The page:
The office phone or cell rings and the Maine real estate buyer provides the top ten list of what he or she wants.
Their dream for a relocation, retirement, or just some recreational real estate in Maine property investment.
In the course of the conversation, the emails fired back and forth before an actual office visit happens with the out of town, not in Maine or the USA real estate buyer, common themes emerge.
The high crime, traffic, insincerity, expensive living in other outside areas make Maine pretty darn attractive.
Our listings in Maine cost less. You can find yourself on a Maine farm, a lake and that might not be possible where properties are just too high priced.
It makes me appreciate living in Maine more. Because it is not this four season beautiful everywhere else. Not everyone is surrounded by such friendly neighbors, famly and friends.
Small town Maine living is special. Less people, more wildlife, less regulations, more freedom to live your life without interference.
Sometimes when the buyer from New Jersey is going on and on venting, ranting about the traffic, how much time and money is wasted in trying to improve the quality of life, I say whoa. The conversation can get bogged down.
The unhappy living there outside Maine buyer wants to ramble about what is wrong with their location. That used to be great when they purchased property, a home years ago. But nine times out of ten, the ills that ruined it is population caused. Just too many people. No longer a neat, picturesque, quaint small town. Ran out of space, which jacked the price of everything with any sky high. That made having some of your own pretty precious and few. Hard to obtain without a major wallet, large purse.A snarky blue blood last name.
So as a Maine real estate broker for thirty three years, have to keep the buyer on the other end focused on how neat the Pine Tree State is. How different and remind him it is not that way here. The one after another complaint about where they now call home. Hang their hat. But our job is to help them get out of town, out of state or the country. To cross that big green bridge on the other end. To bee line quick as you can, park it in Vacationland.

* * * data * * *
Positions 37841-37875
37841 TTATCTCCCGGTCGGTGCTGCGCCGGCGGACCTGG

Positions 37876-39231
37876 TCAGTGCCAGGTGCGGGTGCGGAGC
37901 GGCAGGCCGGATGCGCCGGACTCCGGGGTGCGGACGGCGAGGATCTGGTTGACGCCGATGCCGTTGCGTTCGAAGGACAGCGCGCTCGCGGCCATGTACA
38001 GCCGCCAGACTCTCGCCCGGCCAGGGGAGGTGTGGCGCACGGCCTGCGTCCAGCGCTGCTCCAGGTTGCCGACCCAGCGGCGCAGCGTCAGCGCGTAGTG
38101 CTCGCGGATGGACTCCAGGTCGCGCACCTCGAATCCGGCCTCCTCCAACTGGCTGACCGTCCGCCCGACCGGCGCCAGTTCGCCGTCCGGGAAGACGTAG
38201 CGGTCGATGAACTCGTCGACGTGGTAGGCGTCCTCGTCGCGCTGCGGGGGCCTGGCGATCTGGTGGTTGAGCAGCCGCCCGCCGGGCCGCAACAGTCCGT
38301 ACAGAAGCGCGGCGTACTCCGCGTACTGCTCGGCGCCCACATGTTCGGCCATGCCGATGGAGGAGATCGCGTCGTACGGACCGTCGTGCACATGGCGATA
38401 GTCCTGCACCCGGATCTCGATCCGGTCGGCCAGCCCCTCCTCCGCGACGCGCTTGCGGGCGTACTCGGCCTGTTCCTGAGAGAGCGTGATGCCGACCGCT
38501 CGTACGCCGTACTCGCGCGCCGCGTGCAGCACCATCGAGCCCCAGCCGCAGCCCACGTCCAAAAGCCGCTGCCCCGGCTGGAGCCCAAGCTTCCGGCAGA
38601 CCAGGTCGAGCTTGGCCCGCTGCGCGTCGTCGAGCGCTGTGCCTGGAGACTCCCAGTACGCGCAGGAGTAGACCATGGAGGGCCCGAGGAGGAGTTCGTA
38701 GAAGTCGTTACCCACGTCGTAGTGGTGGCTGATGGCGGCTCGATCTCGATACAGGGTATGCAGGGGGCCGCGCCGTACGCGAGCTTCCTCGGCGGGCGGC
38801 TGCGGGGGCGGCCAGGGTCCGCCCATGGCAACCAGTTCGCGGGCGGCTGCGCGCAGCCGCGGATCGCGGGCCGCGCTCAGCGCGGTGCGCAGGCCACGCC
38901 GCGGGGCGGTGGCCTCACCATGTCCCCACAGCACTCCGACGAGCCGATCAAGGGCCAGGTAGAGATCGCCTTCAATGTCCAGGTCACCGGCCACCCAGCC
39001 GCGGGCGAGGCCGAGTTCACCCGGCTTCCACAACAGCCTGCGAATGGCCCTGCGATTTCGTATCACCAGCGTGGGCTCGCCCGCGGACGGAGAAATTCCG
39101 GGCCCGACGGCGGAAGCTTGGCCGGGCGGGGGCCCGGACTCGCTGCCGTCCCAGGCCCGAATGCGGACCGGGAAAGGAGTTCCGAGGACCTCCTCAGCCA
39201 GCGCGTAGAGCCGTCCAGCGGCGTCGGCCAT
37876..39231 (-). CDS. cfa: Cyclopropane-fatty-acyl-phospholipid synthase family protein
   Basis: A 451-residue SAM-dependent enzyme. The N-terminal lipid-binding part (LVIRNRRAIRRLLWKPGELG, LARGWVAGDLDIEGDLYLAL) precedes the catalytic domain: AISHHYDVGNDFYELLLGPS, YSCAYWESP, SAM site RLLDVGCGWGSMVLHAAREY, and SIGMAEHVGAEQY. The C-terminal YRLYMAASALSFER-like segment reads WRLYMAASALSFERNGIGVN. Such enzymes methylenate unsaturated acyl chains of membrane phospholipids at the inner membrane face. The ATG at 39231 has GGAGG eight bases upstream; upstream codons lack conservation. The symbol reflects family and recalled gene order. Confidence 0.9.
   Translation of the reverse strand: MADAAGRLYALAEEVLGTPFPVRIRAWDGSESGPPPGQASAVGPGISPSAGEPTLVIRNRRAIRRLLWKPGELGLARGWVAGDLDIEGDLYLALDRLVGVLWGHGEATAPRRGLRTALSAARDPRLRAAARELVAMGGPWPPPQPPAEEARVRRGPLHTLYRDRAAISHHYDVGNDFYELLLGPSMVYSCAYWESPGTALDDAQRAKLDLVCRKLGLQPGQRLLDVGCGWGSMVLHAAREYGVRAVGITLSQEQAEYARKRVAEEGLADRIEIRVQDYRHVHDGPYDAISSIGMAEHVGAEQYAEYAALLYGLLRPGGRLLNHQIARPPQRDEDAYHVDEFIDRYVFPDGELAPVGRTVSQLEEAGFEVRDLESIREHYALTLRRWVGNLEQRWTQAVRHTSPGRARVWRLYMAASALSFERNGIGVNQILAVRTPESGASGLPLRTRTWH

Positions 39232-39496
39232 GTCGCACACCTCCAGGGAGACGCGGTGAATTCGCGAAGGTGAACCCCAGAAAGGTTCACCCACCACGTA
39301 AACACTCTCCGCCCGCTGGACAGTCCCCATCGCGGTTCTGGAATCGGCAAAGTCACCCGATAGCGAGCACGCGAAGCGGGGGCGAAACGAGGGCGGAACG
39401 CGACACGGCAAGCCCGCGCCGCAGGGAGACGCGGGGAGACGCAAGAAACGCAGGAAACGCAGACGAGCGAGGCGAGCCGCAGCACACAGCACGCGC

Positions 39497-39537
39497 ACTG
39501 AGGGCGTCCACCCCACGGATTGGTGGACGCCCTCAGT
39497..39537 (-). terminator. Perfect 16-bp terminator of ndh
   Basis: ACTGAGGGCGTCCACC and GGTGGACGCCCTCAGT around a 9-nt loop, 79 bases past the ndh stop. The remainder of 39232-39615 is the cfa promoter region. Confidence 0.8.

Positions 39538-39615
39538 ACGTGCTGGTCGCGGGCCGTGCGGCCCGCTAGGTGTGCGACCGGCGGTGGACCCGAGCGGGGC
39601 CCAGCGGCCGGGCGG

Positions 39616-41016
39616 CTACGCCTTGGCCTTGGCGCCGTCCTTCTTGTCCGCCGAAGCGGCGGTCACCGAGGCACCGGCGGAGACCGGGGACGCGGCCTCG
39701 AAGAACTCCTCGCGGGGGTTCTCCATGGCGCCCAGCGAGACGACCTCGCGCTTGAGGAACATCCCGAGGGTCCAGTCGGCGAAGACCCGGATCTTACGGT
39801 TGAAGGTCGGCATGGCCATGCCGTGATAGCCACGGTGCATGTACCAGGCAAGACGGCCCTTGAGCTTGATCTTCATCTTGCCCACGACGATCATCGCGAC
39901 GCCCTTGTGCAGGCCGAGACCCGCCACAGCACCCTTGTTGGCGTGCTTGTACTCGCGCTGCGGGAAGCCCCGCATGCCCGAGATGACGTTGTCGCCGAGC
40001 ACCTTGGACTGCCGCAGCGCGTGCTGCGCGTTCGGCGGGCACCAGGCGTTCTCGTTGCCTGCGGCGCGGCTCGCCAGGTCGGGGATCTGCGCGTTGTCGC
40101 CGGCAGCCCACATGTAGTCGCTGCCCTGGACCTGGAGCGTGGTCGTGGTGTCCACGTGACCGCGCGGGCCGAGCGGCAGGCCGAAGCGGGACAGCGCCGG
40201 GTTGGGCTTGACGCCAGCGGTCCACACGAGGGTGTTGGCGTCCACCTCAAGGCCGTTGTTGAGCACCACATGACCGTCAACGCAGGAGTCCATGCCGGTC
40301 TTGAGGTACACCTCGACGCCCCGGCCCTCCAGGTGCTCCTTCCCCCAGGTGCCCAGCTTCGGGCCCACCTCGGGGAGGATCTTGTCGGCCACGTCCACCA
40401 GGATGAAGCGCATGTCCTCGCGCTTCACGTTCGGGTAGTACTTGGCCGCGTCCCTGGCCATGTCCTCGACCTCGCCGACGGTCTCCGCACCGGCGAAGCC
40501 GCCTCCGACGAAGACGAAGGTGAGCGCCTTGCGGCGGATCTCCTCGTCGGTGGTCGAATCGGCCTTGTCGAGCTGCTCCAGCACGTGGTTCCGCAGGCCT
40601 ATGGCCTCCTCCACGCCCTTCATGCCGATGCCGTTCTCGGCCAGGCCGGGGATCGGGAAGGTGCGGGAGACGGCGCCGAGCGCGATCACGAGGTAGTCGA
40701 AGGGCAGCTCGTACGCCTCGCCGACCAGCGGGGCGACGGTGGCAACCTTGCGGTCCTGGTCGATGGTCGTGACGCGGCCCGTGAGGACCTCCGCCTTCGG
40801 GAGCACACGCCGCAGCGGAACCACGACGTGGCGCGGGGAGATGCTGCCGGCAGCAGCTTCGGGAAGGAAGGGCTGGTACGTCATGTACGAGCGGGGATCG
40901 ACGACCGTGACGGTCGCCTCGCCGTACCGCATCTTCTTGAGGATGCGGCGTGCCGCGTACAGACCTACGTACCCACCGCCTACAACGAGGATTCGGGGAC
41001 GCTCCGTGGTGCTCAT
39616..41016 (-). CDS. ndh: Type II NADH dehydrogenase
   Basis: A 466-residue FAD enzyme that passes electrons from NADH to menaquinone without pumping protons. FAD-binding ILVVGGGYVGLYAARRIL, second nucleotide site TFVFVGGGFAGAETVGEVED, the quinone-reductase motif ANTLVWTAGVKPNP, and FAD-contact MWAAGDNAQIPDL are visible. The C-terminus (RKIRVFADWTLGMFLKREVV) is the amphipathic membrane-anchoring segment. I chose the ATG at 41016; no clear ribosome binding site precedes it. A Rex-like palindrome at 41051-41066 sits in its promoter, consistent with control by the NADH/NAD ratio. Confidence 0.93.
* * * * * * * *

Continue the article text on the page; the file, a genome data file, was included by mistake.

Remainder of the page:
Often it is advice about getting their present home on the market, under contract, sold. Before the eenie meenie miney moe of Maine homes, houses, lets make a deal.
Because many times they can browse, but are in no position to buy until what they own now sells. A mortgage for a bridge loan is more often than ever not possible because many Maine wannabee buyrs have two and three mortgages on what they already call home.
Overextended, up to their eyeballs in debt and part of the major reason they are moving. They stopped being able to afford their current location coupled with the spending patterns they developed to "self medicate". Cope with the unhappy surroundings they are stuck in. The up to the hilt, out of control spending.
Maine is not for everyone.
But it helps if you view it as you get everything you need, can live without debt and the fear, early old age it causes in worry.
But the whole small rural America approach to living is survival. Stripping away all the doo dads that are expensive and cloud real living clarity.
With a replacement vision to simplify, reduce and make room for what really matters most.
A safe place to raise a family is pretty important.
A community where you step up, serve, contribute.
Where property values don't sky rocket and then dive bomb spike up and down.
In our own little world and not likely to change too fast, radically either.
Off the beaten path in Maine is not a bad way to roll. More awarements of the Maine rural outdoors around you happens. It is where we spend all the time possible. The reports from folks doing time in the concrete jungle, the concrete urban areas serves to make me higher about where I live in Maine.
Glad I do not live where they do with the horror stories. They provide the black and white testimonials about how different it is here in small town Maine. Compared to where eight out of ten people live... in a city. Not the country landscape of a place with the space called Maine.